bitcoinmining-cryptocurrency

In the traditional monetary system, governments print money when they need it. With Bitcoin, this is not the case, money is not printed, it is somehow discovered! In fact, some…

How does the mining work?


People trade Bitcoins through the Bitcoin network, but unless someone records all the transactions, no one would know who owes how much to whom. The Bitcoin network has solved this problem by collecting all the transactions made during a given period of time into a kind of list, which is called a block. It’s the miner’s job to confirm all these transactions and record them in a large ledger.

Let’s go to the hash


This large ledger is a long list of blocks called the blockchain. It can be searched and it is possible to see all the transactions that have been made between different Bitcoin addresses at any point in the network. As soon as a new block is created, it is added to the blockchain, which thus contains all the transactions that have taken place on the network. A constantly updated version of the created blocks is given to all those who participate.

But this large digital register must be trusted. How can we be sure that the blockchain is not tampered with or falsified? This is where the miners come in.

When a block of transactions is created, the miners must “process” it. They take the information contained in the block and apply a mathematical formula to it, turning it into something else. This something else is a smaller sequence of letters and numbers called a hash. This hash is stored in this new block which is at the end of the blockchain.

The hashing process has some interesting properties. While it is easy to produce a hash from data like that contained in a Bitcoin block, it is virtually impossible to deduce from the hash the data that was used to produce it. And while it is easy to produce a hash from a large amount of data, each hash is completely unique. If you change a single character in the Bitcoin block, its hash will change completely.

Miners don’t just use the transactions in a block to generate a hash. Other pieces of information are also used, and one of these pieces of information is actually the hash contained in the previous block.

Since the hash of each block is generated in part from the hash of the previous block, it becomes like a digital version of the “wax seal. This confirms that all blocks are legitimate, because if you tried to fake one, everyone would know.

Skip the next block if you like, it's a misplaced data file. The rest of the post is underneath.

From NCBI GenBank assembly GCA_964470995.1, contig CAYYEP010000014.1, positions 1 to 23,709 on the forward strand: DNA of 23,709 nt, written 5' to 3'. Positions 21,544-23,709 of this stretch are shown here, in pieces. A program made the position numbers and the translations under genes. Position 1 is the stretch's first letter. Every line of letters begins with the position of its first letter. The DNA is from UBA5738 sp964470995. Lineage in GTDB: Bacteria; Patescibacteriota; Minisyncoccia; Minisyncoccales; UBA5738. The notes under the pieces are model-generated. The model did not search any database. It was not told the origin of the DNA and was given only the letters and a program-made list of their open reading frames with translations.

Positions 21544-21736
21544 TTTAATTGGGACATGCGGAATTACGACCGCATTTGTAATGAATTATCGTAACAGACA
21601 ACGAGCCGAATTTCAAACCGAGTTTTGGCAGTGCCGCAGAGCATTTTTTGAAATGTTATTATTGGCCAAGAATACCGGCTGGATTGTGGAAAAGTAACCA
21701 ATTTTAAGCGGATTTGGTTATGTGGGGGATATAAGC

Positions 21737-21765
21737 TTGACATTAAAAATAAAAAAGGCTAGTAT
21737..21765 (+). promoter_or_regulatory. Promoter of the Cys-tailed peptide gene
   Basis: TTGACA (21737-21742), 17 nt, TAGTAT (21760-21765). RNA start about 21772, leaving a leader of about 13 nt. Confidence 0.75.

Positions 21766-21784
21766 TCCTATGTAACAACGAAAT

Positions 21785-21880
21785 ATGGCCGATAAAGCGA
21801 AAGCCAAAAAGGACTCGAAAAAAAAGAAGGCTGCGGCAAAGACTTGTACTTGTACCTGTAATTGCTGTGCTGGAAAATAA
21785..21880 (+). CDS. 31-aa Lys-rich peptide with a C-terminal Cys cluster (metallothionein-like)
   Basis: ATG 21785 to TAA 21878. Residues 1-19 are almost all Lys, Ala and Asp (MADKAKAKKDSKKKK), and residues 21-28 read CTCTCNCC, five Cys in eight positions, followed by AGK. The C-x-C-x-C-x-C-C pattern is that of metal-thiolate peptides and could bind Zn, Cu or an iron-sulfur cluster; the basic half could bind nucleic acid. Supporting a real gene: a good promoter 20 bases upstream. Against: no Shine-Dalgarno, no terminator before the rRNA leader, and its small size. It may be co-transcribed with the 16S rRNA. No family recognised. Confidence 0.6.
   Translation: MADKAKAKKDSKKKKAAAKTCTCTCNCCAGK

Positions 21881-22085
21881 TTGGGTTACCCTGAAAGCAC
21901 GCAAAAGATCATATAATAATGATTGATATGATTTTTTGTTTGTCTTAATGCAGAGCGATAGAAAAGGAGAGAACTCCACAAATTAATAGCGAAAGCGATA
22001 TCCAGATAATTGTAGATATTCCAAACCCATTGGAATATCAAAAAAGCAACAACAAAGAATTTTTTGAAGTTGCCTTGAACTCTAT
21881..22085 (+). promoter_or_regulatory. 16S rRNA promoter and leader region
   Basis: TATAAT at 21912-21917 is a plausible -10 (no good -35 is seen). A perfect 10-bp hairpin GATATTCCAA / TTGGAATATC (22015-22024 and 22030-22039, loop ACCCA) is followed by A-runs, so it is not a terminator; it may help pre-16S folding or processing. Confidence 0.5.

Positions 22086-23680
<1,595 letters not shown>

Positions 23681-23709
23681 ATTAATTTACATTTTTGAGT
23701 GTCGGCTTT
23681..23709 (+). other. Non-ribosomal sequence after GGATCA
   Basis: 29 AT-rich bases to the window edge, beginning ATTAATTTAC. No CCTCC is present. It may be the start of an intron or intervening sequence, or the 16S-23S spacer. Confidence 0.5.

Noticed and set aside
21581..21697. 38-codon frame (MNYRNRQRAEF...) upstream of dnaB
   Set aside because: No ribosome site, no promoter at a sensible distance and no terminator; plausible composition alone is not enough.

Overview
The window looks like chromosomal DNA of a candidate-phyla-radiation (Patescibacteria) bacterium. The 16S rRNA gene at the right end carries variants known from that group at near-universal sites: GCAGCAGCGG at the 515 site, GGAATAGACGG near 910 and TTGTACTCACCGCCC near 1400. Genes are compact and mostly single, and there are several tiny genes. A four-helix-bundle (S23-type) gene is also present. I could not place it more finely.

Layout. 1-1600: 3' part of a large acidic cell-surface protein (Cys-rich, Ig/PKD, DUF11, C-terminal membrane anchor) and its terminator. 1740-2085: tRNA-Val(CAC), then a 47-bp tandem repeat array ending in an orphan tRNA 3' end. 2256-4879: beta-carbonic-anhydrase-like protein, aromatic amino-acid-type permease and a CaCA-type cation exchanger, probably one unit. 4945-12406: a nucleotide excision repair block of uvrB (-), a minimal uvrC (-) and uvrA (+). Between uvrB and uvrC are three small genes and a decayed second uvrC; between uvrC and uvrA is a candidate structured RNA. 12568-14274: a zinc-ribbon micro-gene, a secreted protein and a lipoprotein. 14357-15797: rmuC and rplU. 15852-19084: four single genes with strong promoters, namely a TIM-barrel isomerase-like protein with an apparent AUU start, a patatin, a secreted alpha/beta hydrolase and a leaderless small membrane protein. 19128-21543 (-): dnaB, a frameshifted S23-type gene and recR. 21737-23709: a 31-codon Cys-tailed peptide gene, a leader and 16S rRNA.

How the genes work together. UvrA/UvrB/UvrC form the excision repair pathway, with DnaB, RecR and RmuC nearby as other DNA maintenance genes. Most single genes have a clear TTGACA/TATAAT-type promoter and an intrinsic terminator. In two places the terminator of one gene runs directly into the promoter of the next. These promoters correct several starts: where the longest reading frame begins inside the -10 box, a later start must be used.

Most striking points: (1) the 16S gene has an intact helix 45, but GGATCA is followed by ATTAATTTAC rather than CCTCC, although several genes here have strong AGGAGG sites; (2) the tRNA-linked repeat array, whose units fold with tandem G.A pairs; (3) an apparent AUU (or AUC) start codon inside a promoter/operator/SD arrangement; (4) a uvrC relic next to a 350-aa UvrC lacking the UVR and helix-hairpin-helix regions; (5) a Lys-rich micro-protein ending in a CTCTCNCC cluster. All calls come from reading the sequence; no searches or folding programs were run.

Indeed, if you wanted to fake a transaction by changing a block that has already been recorded in the blockchain, the hash of that block would have to be changed. If someone were to check the authenticity of that block using the hash function, that person would discover that the hash is different from the one already recorded for that block in the blockchain. That block would immediately be identified as fake.

Because the hash of each block is used to produce the hash of the next block in the chain, forging one block in the chain would also influence the hash of all subsequent blocks, breaking the entire chain.

Competing for cryptos

Bitcoin mining


This is how miners “seal” a block. All miners compete against each other and the successful miner gets the block reward currently set at 12.5 BTC per block and decreasing by half every 210,000 blocks. At the current rate, this means that the block reward will drop to 6.25 BTC per block at some point in 2021.

Generating a hash from data is something very easy for a computer to do. So the Bitcoin network has to make it harder, otherwise anyone could confirm hundreds of transactions and blocks per second, and all Bitcoins could be mined in minutes. So the Bitcoin network makes it more complex by introducing the concept of “Proof of Work”.
The Bitcoin network does not accept just any hash process. It requires that the hash of the block has a specificity: that it starts with a certain number of zeros. There is no way to know what a hash will look like until it is generated. And as soon as something is added to the “mix”, the hash will not be the same at all.

Miners are not supposed to interfere with the transaction data of a block, but they must change the data they use to create a new hash. They do this by using another random piece of data called a “nonce”. This nonce is used with the transaction data to create a hash. If the hash does not match the desired format, the name is changed and the whole thing goes through the hash process again. This can take many attempts to find a nonce that works, and all miners on the network are doing the same thing at the same time. This is how miners earn their Bitcoins.